The 0500 alarm on Monday morning signalled the return of the school run. Tilly kept her eyes tightly closed whilst I disconnected her overnight ventilator, took off her toe probe and removed her hand and foot splints. It was a real struggle, but once Tilly realised there was no snuggling back down under the covers, her beautiful green eyes flashed open brightly and it was ‘business as usual’!
During my ‘U’ bends duty I received a call saying that Ruth, Tilly’s Psychologist had managed to arrange a session that day at school to help to prepare her for her forthcoming surgery. It was a great session addressing Tilly’s fear of needles and Tilly reported that she was doing really well and had held a needle and had seen one poked into an orange. I’m so impressed with Ruth’s work and Tilly thinks she’s fab too.
It was great to get back, ‘suited and booted’ to the Caudwell Children’s office this week, although it was a departure from usual job of causing chaos in the Applications Department. The trouble is that they take time to train me on the various duties, but I go and forget it by the next time I volunteer! However, this week I went off to be filmed doing my ‘Talk’ which the Charity can then use in their disability awareness training programme. I was very pleased to have in the audience another Mum who has a child with profound disability, just to see, after all these years of delivering my ‘Talk’, if I’m still on the right track. Afterwards, we shared a precious deep and meaningful conversation that can only be had by two such mothers, and it seems that I’m still hitting home.
I loved being back in the warm waters of Horton Lodge for Tilly’s swimming session and to get Tilly to enjoy ‘swimming’ on her tummy, something she hasn’t done since her spinal rods were inserted in 2007. I cupped her chin in my hand and Tilly paddled her little hands and kicked her legs. We now need to explore different buoyancy supports that will take the place of my hands and she’ll be off!
After swimming we met up with Candice at the Lake where training sessions with Rudyard Sailability have recommenced for the season. It was really gusty evening with ‘rusty’ sailors of all abilities and disabilities squealing and yelping as the wind whirled them into places they didn’t want to go. Unfortunately, it was far too windy for Tilly’s electrically controlled boat, but as we had Pauline’s support, I was able to take my chances out on the water for the first time this season. I was lucky enough to have one of our highly experienced sailors sitting beside me and together we whooped and squealed and as I struggled to relearn the ropes. It was really exhilarating and it felt great to be back at the tiller. Next job is to get Tilly out as soon as possible.
We struggled again to get out the door even earlier for Tilly’s ballet lesson before school, but it was worth it as Tilly continues to make good progress using her newly found approach with her arm supports.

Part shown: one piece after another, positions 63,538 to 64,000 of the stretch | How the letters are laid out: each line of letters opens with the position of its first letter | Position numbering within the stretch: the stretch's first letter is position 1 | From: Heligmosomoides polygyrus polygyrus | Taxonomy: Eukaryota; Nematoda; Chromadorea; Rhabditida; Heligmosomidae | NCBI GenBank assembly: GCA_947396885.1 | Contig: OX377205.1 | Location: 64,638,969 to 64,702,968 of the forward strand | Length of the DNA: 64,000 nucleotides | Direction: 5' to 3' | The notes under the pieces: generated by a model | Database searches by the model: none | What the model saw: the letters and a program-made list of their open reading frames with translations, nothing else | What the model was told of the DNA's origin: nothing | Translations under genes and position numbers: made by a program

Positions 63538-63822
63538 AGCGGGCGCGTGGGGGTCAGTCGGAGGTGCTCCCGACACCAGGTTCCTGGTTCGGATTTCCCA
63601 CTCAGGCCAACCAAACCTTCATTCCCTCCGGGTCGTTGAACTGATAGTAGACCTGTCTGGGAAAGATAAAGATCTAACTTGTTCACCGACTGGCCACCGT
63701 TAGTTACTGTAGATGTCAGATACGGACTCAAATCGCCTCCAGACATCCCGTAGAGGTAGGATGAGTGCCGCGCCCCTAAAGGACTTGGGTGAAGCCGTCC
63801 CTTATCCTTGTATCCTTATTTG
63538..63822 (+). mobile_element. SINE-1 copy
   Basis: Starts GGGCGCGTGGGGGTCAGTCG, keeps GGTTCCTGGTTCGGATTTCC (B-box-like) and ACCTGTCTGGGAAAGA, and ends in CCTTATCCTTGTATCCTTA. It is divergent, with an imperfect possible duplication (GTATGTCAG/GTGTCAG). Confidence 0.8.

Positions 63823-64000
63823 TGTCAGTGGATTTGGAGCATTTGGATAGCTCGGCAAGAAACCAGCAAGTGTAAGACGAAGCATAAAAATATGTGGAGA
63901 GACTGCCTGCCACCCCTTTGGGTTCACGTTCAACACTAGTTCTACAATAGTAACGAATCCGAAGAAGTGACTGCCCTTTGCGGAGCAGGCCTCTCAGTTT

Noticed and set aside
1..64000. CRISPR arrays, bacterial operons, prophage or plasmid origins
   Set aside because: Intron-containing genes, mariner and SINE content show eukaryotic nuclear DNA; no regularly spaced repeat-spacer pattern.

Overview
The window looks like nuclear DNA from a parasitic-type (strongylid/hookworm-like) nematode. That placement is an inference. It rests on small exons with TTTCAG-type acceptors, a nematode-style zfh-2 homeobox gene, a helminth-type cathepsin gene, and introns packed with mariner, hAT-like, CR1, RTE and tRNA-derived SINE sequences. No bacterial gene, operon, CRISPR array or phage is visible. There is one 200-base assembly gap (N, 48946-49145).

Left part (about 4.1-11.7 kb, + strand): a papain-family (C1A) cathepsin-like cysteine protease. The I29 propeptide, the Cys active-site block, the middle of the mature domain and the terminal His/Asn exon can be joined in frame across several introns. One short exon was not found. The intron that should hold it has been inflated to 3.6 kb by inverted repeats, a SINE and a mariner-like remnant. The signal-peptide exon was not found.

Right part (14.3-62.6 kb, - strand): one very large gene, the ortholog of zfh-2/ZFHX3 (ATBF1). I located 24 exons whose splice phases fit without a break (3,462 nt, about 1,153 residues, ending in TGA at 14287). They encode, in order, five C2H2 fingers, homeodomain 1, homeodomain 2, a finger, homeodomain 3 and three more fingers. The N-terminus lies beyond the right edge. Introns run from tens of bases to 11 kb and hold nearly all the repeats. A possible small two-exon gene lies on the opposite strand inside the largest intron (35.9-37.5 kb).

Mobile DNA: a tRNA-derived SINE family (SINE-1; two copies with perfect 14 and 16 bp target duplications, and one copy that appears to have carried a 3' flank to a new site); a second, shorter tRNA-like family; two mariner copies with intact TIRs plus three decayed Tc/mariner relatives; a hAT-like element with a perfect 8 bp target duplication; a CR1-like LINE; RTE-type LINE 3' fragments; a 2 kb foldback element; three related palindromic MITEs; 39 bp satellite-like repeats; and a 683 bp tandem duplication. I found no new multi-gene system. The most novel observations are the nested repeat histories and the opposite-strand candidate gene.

We had a cracking Special Matter support group meeting with speakers from the Common Assessment Framework team and the Aiming High project. These visitors were pounced on by the parents who seized the opportunity to question them on the services they represented, and the support that they aimed to offer. Families described how they were being constantly promised support that never arrived and they were on the point of crisis. A challenge went up for the visitors to take up the case of a one family in the room and they agreed. Parents went on to help and advise each other in a highly charged and motivated atmosphere and conversations were still raging on in the car park long after the meeting had closed. A real triumph and a thrill to be part of a support group in action.
Tilly crossed town to attend her modern dance class after school and then whizzed back her first school where, with the help of Lucy from the Children’s Team, Tilly got ready and had tea before her last ever Brownies meeting. Brown Owl and her team have done a brilliant job and Tilly has had a wonderful Brownie Adventure, being included in all the activities. However, Tilly was delighted to be going up to Guides and is thrilled to be embarking on this new chapter. At bedtime it was almost impossible to bring her down from her high as she marvelled at her new situation – “it’s so cool to be a Guide”, she kept saying and Tilly can’t wait for the next meeting.
I enjoyed a fantastic session with Borderlines at The New Vic Theatre discussing the creation of a work shop for Special Matters to present during a forthcoming Conference which can then be used as a training tool for the future. I adore being immersed in this world of possibilities and Sue, the Director of Borderlines, is quite simply a genius who can get right inside the souls of those who exist on the margins and is able to translate their experiences into unforgettable, thought provoking theatre. Ideas, emotions and feelings whirled around the room and, by the end, we were all charged with excitement as we discovered an outline for our workshop project. I can’t wait!
We had the honour of attending Elaine’s retirement party at Horton Lodge this week. Elaine was Tilly’s physiotherapist who, apart from excelling at the all the usual physical stuff, helped create Tilly’s first dancing frame. Elaine really is ‘one in a million’, who we were privileged to have work with us, a real godsend.
Tilly had another session with Ruth, the Psychologist, today, which apart from being unfortunately cut short, was effective. Tilly has now watched a DVD of someone having an injection – albeit through scrunched up eyes! Progress!
The girls have had Chess after school and we’re now at home ready for the week-end wind down! If we can call swimming, rowing, sailing, shopping and a Guide trip to Drayton Manor a wind-down! I suppose a change is as good as a rest?